The NGO approach to capacity development and training will be different from the conventional governmental approach and is likely to go beyond the rigidities that characterise the latter. The NGOs as well as community-based organisations (CBOs) can play a mediating function to conscientise and empower the citizenry and also engage in advocacy on their behalf. But in all these, one has to accord primacy to the local elected representatives even as pressures are brought to bear on them to take people-friendly decisions.
Another area of interest for decentralisation-watchers in some parts of the world, especially in places like Kerala, is the organisation of a large number of self-help groups (SHGs) of relatively poor women centred around each local body with support and partial funding by the State Government. This is in contrast to most areas where the SHGs function independently. The working of the Kudumbasree Mission in the State in partnership with the local bodies has been found to be serving a number of functions. Not only do these women derive monetary assistance for their various income-generating projects, particularly under the Women Component Programme, in addition, the Panchayat-linked SHG women have been identified as a useful conduit for the effective implementation of Centrally-sponsored schemes like the National Rural Employment Guarantee Scheme and for ensuring a minimum level of participation in the Gram Sabha. The SHGs thus provide a support structure to the Panchayat even as they derive economic benefits from it.
Second Generation Governance
Local government is seen as the institutional reflection of webs of relations, the framework within which interaction can take place, and as a consensus-builder, building links across disparate networks. (Healey, 1997) Ideas of ‘metagovernance’ and ‘second generation’ theorising on governance draw on deliberative and inter-subjective approaches. (Sorensen, 2005) Here local politicians have a ‘metagovernance’ role in constructing and influencing local networks. (Sorensen and Torfing, 2009) ‘Metagovernance’ ‘involves the organisation of the conditions for governance in its broadest sense’. (Jessop, 2003: 107) For Jessop and others, it represents the ways in which the state has ‘modified and reconfigured its presentation and operation to adapt to changes in the politico-social environment’ (Kelly, 2006: 607), and is essentially concerned with changing ‘technologies’ of state power.
Others have seen it more in terms of the negotiation of a set of values, norms and principles designed to facilitate interactive governance and societal learning—‘governing how to govern’ (Kooiman and Jentoft, 2009: 823), and fundamental values of respect, equity and inclusion are proposed. However, actors in the network are seldom accountable to elected local governments or represent the populace in the strict sense. (Bogason, 2004; Johanson, 2006) Inasmuch as it allows the possibility of non-elected actors entering the political sphere, it is a matter of concern as well. (Andersen 2004)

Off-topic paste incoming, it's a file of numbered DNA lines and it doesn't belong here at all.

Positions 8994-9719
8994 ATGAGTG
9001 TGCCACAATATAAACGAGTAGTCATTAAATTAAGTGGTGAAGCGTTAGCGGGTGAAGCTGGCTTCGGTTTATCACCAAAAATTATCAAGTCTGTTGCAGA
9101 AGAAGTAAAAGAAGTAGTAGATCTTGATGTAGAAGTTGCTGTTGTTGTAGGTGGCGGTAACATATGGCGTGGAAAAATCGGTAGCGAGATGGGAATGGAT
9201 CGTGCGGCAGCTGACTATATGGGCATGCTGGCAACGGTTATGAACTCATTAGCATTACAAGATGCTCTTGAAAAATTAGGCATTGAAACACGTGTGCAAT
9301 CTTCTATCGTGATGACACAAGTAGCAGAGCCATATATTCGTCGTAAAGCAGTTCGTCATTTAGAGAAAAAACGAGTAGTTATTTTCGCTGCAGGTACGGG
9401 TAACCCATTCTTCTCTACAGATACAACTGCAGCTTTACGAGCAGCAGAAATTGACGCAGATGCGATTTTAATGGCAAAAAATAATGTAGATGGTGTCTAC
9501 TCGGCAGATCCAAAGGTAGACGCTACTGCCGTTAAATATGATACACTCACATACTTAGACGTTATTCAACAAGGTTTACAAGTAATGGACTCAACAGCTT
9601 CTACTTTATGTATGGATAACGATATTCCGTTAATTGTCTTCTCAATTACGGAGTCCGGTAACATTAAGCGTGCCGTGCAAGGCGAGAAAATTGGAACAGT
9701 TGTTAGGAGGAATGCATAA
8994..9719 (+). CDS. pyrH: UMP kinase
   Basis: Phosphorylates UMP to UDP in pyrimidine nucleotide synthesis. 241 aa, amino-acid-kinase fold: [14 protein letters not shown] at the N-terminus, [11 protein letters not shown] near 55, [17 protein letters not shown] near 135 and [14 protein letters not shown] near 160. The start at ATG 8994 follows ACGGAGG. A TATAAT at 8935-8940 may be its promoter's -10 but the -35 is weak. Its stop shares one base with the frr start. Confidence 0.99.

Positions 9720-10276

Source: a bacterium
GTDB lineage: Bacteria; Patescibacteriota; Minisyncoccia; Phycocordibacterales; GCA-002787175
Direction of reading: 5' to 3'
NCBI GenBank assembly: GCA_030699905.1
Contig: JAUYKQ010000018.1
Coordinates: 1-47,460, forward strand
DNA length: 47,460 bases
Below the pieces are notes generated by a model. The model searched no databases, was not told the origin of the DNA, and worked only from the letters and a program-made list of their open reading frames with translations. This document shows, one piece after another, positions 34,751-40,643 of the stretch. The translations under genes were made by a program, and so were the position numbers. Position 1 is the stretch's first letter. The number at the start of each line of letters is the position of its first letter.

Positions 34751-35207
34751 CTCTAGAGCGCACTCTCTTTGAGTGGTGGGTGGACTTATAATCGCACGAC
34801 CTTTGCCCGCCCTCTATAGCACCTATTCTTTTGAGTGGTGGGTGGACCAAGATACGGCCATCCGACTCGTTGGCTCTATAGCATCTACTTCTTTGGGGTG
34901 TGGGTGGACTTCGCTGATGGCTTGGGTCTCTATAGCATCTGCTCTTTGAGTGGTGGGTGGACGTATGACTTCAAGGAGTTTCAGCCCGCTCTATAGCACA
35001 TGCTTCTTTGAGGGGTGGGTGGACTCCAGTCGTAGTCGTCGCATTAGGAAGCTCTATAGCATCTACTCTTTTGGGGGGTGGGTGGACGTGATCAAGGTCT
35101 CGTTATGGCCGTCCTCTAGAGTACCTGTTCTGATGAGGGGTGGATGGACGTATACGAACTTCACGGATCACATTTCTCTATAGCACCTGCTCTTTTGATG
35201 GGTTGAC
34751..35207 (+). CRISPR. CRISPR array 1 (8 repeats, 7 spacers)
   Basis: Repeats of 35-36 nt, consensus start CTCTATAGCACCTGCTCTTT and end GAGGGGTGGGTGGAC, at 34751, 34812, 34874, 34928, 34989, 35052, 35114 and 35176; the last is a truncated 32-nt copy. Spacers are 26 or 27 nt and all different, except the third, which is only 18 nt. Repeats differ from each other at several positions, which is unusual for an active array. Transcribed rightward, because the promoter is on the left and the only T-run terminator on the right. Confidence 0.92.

Decentralisation has become a new mantra not only in the public sector, but also in large organisations, including the corporate sector. In this area we have dealt with some of the theoretical aspects of this process. The manner and goals of decentralisation reforms in different parts of the world vary. This makes comparisons to measure the degree of decentralisation difficult. Those that tend to emphasise its political spinoffs are less concerned about questions of allocative efficiency. Those initiatives focused on allocative efficiency in turn are less concerned whether decentralisation leads to genuine democrati-sation. The question of decentralisation as a mechanism to dispense with social justice is an additional factor to be considered, particularly in contexts like India. Ultimately the success of decentralization will depend on achieving a balance among these seemingly contradictory roles.
The current trend is to make decentralisation more participatory and deliberative by extending it beyond the realm of the level of representatives to an appropriate level so as to reflect some nascent form of direct democracy. While this is generally seen as a welcome development, its potential to undermine the legitimacy of the elected representatives should also be taken seriously. What matters most is the degree of political commitment that the higher level political leadership, particularly that of the dominant parties, has towards effective devolution, given the lack of pressure from the grassroots for realising it. The CBOs and NGOs can play a role in generating such pressures from below as well as play an advocacy and capacity-building role in support of the structures that have been created in the wake of decentralisation reforms.
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Dr John S. Moolakkattu is a Professor and the Director, School of Gandhian Thought and Development Studies, Mahatma Gandhi University, Kottayam (Kerala). He can be contacted at e-mail: email@example.com Dr Jos Chathukulam is the Director, Centre for Rural Management, Perumpaikadu P.O., Kottayam (Kerala). He can be contacted at e-mail: firstname.lastname@example.org